Seijuro Akashi, Daiki Aomine, Ryouta Kise, Shintarou Midorima, and Atsushi Murasakibara, those five players make up the Generation of Miracles, the generation of five prodigies who led Teiko Middle School to three consecutive National Titles. Among this group of prodigies lied a strange rumor, a rumor that said there was a phantom sixth player who appeared as the shadow that pushed the team forward. That is the premise behind Kuroko no Basket, a basketball anime about five prodigies who each wield abilities such as being able to successfully score three-pointers with a perfect accuracy rate, becoming invisible on command and the capability of copying techniques and styles on the fly just by seeing without any prior training. Kuroko’s Basketball makes it clear that it subscribes to the fantastical school of thought of Shonen when it comes to the sports realism.
Kuroko no basket does acknowledge how ridiculously insane it is for a basketball player, and high schoolers at that, to possess such absurd latent abilities and attempts to weave it into the overarching goal of defeating the Generation of Miracles. The logic is that since the opponents that our duo and their school are going up against are of such formidable skill, becoming the best in the nation is only a step afterwards. While it is good that the series has set a high benchmark with a clear destination that it can comfortably work towards, the matches are difficult to be involved in when the odds are overwhelmingly in favour of the Miracle’s team. It is one thing to have a really good player on the opposing team, another to have that player be comparable in ability to Shaquille O’Neal and Tiger Woods and is shown to perform shoots that defy reason even in the series’ own constraints.
The incredible abilities of the Generation of Miracles do not undermine the message that the show is sending about hard work and cooperation, faith and trust in sports teams despite being dangerously close to doing so at times. Moments against unbelievable odds, where loss is all but certain, and his team mates are beginning to lose the energy to carry on, Kuroko refuses to surrender and insists going on despite the inevitable. The most invisible player who is told that he has no presence end up being the one who has the most unbreakable will; even when Seirin High experiences crushing defeat, they face it having given it their all and manage to pull back together for more intense training in order to be better and improve on their solidarity. Likewise in the finale, which I found to be the most exciting match out of the entire series by far not least due to the more leveled playing field of having two of the Miracles go against each other. In this match we are treated to the same lesson as in the aforementioned match, this time in seeing how devastating the effects of the defeat are on the losing team and their desire to become better and improve in order to prevent their team mates to experience the same disappointment and pain.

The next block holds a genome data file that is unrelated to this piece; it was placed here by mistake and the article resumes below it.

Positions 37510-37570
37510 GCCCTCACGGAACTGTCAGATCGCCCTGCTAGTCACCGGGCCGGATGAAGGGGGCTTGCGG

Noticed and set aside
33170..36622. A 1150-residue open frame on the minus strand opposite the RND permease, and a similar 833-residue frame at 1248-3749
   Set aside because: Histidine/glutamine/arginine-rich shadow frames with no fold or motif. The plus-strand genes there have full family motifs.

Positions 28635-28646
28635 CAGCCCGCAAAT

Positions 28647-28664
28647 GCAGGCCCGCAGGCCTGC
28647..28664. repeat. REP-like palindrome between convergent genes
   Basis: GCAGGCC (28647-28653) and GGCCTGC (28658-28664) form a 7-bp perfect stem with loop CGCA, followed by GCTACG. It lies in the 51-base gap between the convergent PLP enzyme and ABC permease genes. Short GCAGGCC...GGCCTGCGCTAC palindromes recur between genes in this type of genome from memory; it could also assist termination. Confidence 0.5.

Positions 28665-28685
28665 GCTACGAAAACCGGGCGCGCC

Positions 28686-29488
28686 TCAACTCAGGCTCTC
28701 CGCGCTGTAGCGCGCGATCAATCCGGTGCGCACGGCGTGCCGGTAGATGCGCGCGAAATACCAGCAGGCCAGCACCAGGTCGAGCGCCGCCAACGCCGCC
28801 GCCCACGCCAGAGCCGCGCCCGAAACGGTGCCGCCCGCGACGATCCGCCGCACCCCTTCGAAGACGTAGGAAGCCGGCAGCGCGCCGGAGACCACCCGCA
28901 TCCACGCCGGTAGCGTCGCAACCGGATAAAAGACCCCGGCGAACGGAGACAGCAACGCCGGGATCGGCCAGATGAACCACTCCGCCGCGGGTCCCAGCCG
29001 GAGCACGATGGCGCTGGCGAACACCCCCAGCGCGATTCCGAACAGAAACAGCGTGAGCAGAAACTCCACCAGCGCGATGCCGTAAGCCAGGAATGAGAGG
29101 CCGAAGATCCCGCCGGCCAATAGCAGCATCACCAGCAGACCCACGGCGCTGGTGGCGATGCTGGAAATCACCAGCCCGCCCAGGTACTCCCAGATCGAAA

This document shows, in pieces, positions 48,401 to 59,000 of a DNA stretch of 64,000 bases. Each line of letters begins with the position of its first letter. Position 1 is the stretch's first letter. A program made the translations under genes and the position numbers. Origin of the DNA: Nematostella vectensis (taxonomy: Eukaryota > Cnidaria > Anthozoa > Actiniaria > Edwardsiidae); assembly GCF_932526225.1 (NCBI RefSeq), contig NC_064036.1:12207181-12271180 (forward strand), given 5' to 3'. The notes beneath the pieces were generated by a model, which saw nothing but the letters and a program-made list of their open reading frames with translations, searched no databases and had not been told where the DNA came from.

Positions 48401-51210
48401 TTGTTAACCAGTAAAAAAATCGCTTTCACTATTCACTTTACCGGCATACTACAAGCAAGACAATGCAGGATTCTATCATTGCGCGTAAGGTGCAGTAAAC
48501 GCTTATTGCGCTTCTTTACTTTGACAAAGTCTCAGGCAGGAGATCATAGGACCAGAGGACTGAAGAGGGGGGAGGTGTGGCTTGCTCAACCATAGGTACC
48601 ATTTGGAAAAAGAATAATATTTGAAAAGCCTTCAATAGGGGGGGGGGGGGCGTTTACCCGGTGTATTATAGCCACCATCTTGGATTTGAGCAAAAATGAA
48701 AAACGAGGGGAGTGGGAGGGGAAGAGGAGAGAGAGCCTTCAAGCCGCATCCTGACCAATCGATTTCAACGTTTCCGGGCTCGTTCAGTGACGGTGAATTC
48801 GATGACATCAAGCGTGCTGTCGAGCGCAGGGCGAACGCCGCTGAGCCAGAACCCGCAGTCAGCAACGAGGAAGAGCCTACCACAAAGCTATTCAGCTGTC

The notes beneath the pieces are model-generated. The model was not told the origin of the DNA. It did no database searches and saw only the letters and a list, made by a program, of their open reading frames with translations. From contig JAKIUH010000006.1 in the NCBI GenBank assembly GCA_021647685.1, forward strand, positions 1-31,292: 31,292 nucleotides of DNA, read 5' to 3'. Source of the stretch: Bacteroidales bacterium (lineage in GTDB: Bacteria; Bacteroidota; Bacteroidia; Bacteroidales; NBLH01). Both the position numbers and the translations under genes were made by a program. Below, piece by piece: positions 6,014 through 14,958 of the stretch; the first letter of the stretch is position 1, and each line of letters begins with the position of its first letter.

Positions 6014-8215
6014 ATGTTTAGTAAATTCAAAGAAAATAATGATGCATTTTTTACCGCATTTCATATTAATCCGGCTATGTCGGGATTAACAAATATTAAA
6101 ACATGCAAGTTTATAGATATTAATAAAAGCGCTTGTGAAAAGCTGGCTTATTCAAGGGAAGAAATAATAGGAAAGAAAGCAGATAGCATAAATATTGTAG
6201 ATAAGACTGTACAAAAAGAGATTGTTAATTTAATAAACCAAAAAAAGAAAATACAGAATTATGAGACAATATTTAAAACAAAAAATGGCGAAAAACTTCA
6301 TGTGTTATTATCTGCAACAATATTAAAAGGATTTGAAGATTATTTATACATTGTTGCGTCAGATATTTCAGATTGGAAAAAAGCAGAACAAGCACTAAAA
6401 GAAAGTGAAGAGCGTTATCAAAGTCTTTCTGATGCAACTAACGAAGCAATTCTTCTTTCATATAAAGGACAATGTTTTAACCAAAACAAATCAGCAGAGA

I was trying to be as unbiased as possible with this review, but I found that I loved Kuroko no Basket so much that I couldn't help but let some of my personal favoritism creep through in my review. In my honest opinion, Kuroko no Basket does everything right, or at least everything that it was supposed to. What I mean is that it accomplishes the goal of any anime, which is to entertain the viewer with something new yet bold and unpredictable. The word unpredictable is perfect for this anime. While you expect the main character/team to always win in most sports anime, that idea is far from pushed in this anime.
Seirin doesn't always win, they don't always have it easy, and they are FAR from perfect. Seirin is a team that takes everyone by surprise primarily because they've only had their basketball club for a year. Despite winning many games during the Interhigh Championship, they soon find themselves in trouble during the Final League of the Interhigh Championships. That is the most appealing aspect of Kuroko no Basket, an anime where the main characters/team fails. I love these kind of stories simply because it means that they have to use that failure to grow and help themselves evolve.
The evolution of each team is truly amazing, but not as amazing as the evolution of the players themselves. This anime focuses on not only the team growing and becoming stronger, but the players themselves as well. Kuroko no Basket hits every major point that I look for in an anime, and it hits those points hard. Entertaining and intriguing while constantly appealing to the viewer's competitive side is a great way to get people hooked. Kuroko no Basket has little to no flaws, and for a sports anime, it easily competes with some of those top tier anime that I've been lucky enough to see for couple of years now. Kuroko no Basket is an anime I highly recommend for any hardcore anime fans, or to anyone who is looking to get in to anime. It's a must watch anime for any and everyone who simply loves anime.